While watching TV yesterday evening, I heard the ad for 7flix’s line up say, rather clearly, now available on more TVs or something to that effect. That alerted me to a change to Channel 7’s multiplex configuration, which means it’s time for yet another Freeview update.
Channel 7’s Multiplex
After only recently launching a full high definition service, they have decided to cave to user criticism by changing 7flix to have solely MPEG-2 576i video, and MPEG-1 audio. This ensures compatibility with all deployed set top boxes and TVs, and should result in no complaints about reception problems anymore. TV4ME remains off the air, since the HD channel launch. Surprisingly, there were a few people coming to this site looking for it, so I suppose a handful of people actually watched the channel.
On a three hour capture at 7:45pm to 10:45pm, the bitrates showed that the main 7 Sydney service was slightly down, at around 3Mbit/s for the service, as was 7TWO. 7mate had slightly more, but not by much. 7HD had lost a tiny bit, which seems to have been given to 7flix, which has also lost the MPEG-4 audio stream, reclaiming its bitrate for video purposes. Unfortunately, 7flix still lags behind in bitrate compared to the rest of the standard definition line-up, with the vision lacking about 0.5Mbit/s compared to the rest of the standard def channels. Curiously, RACING.COM had a tiny bump up in bit-rate.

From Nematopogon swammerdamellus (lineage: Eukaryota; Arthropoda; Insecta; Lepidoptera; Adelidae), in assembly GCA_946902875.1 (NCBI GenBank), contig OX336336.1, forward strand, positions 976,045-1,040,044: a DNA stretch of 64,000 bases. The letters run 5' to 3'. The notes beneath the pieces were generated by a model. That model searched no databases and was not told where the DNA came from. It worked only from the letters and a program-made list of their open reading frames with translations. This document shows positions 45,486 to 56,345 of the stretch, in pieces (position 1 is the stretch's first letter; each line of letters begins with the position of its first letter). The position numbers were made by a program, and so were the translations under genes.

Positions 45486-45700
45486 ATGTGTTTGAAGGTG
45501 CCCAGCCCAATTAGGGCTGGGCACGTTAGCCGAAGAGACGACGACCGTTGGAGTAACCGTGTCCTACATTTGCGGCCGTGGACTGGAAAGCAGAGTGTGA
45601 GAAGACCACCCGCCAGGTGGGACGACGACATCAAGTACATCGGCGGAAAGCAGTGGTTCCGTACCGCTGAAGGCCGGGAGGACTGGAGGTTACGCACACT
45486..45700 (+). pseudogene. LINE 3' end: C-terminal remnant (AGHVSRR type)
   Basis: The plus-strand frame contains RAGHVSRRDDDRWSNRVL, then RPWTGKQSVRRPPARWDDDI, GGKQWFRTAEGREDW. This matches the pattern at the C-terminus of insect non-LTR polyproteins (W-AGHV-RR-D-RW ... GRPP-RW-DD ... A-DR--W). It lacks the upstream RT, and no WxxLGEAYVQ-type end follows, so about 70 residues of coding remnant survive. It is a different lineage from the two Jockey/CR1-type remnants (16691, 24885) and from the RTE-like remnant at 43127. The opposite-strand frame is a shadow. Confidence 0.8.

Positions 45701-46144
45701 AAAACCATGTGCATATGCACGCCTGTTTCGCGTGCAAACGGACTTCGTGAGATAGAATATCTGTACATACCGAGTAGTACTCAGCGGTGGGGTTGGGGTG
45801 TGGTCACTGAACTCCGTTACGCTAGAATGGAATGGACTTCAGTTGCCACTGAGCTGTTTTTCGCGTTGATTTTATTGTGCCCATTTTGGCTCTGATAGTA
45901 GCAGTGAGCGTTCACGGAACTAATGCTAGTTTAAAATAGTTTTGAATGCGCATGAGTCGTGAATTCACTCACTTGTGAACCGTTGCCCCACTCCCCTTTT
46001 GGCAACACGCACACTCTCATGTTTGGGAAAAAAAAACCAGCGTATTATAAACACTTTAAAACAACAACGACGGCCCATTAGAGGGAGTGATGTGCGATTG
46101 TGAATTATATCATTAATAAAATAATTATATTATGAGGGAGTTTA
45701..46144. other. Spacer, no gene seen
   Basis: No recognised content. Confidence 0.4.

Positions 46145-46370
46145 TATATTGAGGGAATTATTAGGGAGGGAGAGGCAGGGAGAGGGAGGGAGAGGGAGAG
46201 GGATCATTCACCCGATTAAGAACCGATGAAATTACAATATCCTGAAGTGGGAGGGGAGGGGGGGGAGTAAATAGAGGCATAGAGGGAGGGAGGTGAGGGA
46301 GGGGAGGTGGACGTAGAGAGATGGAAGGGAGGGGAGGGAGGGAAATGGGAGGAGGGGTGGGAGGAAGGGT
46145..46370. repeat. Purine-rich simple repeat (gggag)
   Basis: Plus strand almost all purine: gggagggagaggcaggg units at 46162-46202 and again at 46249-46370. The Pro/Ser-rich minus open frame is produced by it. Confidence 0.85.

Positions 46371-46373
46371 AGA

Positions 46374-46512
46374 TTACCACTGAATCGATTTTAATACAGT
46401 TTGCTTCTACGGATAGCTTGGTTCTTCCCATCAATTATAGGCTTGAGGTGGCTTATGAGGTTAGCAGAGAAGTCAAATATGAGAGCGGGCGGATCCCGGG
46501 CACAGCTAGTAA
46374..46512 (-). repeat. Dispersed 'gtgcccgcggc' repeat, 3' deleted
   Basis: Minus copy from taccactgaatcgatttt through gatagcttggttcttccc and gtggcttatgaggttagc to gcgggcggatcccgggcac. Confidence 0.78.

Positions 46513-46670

The updated PID table clearly shows that the secondary 7flix audio stream has been lost, and mux utilization remains within normal bounds.
It seems the pressure and complaints about not being able to receive 7flix has resulted in a move on Seven Network’s behalf, reinstating the old MPEG-2 and MPEG-1 suite of codecs making the channel available on all DVB-T certified equipment. As a result, we lose the improved bitrate efficiency for both video and audio, and thus, a higher bitrate is needed to maintain the same subjective quality. To some extent, this was achieved by scrapping TV4ME, and by launching 7HD at a bitrate slightly less than the old 7mate but using a more efficient H.264 codec. This improves the HD experience, while freeing some bits for 7flix to use. It seems that the main 7, 7TWO and 7mate are roughly running the same bitrates now.